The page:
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How to Run 50 Miles: Part I

I’ve never ran 50 miles in one go before, but will at the Copper Canyon Ultra a little over a month from now. The approach I’ve taken to building up to this race is very unconventional. Most running programs are linear in nature. With base miles building and long runs (bi-weekly) building up to a considerable sum every week, then a multi-week taper.

There are clear rules around not increasing long runs more than 10% each time, and in building up to a steady weekly mileage base (that can push 50-60+ miles per week for an ultra runner – with elite runners getting well over 100mpw).

I’m following a different approach because I have other things I chose to do with my time besides run, and I also want to avoid injury. The principles I’m following in my training include the following ideas that I’ve made up based on my own past experience doing marathons, Ironmans and a couple 50Ks:

  • Outcomes for endurance events are more due to mental, nutrition and pacing factors than they are of raw fitness. Therefore, focusing on training the non-fitness aspects will have material value on race day.
  • The limiter of speed in an endurance event is rarely aerobic fitness, it is usually muscular strength and power related (or mental strength related). Training strength and power (mental and physical) is therefore the key once you are reasonably fit aerobically.
  • Biomechanical efficiency is key, the lack of which can result in injury and/or inefficiency that throws any nutrition and racing plan out the window…the longer the event, the more important this become. Learning and using proper technique is critical.
  • If you are too tired from training to enjoy your life and all it has to offer, then you either aren’t training properly or don’t have your priorities in the right spot 🙂


Gotta run right now (to the Grand Opening of Shakti Redmond, woo hoo!) but will post next some more details of my specific training for the upcoming 50 miler.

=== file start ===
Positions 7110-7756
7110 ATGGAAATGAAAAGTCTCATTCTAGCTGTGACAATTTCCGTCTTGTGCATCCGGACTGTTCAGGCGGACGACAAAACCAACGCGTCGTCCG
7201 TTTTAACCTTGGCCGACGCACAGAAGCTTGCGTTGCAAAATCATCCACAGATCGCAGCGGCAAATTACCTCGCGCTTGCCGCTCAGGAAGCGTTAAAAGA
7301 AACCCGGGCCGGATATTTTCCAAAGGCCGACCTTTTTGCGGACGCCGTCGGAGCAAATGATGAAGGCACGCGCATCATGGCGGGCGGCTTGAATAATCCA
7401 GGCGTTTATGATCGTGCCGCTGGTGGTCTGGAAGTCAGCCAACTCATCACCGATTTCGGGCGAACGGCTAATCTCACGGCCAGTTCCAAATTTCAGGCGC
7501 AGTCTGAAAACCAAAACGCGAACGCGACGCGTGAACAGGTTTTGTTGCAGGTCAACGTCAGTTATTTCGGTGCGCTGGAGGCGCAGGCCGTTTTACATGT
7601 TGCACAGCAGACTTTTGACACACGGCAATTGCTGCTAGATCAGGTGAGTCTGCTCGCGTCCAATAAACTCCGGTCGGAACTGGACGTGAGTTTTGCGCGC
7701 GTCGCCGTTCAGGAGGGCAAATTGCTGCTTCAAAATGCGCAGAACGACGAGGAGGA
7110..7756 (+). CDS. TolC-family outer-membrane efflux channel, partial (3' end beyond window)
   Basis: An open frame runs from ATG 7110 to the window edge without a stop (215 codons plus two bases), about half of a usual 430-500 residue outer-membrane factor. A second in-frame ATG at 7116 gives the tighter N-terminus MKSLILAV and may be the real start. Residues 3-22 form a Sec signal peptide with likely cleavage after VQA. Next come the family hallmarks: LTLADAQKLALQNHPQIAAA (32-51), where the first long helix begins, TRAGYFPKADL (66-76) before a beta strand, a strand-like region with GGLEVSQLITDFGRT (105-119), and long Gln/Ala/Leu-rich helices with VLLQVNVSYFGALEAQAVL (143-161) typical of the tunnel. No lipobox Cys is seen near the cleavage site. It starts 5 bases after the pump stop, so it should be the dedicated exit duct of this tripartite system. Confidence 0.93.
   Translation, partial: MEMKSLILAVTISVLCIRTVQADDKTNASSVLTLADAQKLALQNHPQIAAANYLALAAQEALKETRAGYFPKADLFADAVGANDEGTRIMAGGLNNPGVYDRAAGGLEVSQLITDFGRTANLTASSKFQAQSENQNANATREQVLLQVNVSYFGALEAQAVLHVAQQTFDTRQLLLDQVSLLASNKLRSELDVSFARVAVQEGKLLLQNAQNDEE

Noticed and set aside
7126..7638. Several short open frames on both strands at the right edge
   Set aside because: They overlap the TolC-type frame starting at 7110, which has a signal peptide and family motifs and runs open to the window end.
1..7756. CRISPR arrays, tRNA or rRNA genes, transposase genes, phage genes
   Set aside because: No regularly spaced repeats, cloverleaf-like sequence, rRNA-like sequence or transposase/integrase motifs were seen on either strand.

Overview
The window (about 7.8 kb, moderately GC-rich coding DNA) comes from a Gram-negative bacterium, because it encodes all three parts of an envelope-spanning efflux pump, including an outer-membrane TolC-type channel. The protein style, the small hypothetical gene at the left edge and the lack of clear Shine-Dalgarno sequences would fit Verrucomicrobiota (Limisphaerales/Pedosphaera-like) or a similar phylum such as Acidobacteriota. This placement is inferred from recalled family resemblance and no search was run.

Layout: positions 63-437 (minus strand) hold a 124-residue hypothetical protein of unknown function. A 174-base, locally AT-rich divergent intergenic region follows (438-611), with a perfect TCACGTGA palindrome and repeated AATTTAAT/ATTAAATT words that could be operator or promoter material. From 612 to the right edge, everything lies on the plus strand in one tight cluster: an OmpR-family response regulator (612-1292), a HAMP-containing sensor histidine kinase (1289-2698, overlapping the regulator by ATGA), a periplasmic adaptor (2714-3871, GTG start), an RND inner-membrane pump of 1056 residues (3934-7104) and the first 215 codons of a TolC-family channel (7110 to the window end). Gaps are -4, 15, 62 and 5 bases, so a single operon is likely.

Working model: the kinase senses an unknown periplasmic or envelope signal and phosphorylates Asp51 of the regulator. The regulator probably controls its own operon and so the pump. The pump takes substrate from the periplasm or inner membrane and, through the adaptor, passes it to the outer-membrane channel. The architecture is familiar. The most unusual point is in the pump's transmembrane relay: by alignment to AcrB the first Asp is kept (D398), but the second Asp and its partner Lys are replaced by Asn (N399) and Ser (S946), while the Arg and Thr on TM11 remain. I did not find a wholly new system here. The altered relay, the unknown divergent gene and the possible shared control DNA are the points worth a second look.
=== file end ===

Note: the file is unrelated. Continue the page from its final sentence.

1. ultrarunner says:

    “I’ve never ran 50 miles in one go before, but will at the Copper Canyon Ultra a little over a month from now.”

    Don’t! (Assuming that you meant “run” and not “cover”)

    Whatever some people might say, the human body is not designed to run 50 miles in one go. It can easily cover 50 miles in one “go”, but that 50 miles must be covered using a run/walk, and even run/walk/rest system if the distance is to be completed efficiently by anyone who isn’t a superman (e.g., Scott Jurek… and even then). Basically NOBODY (or very few) runs 50 miles in one go on rough trails.

    With all due respect, what you should be aiming for, and specifically training for, is a 50 mile run/walk.

    It’s a little late now to set out such a training regimen for the Coper Canyon Ultra (say hello to CaballoBlanco for me; tell him the guy who never ever made it UP there – yet – sends his regards), but you should consider developing one for all your future ultras. You should also consider taking walking breaks from early on in the CCU, perhaps following a 10 min run/ 1 min walk schedule. If it’s not “too easy” at the beginning, it’ll be really bad towards the end (I guarantee you that – take strong painkillers with you for after the race). Why should crawling along with a perpetual grimace at the end be more “honorable” than following a run/walk schedule from the outset and finishing relatively well?

    Basically, unless you fall into the aforementioned category of “Supermen”, your ultra career will be a long litany of personal survivals, and be far removed from “competing” with anyone, except yourself… with the clock a distant secondary concern (once you’re halfway into a race).

    Decide now that “running” an ultra of 50 miles or more is a walk/run affair, and train and compete accordingly. There should be no need to EVER bonk on a 50 miler, if you’re pacing yourself correctly on a run/walk schedule, and eating and drinking regularly. When you get up to 100s, you can bonk even when you’re walking. And you can walk out of that bonk.

    Espero que pases un buen rato con el Raramuri.

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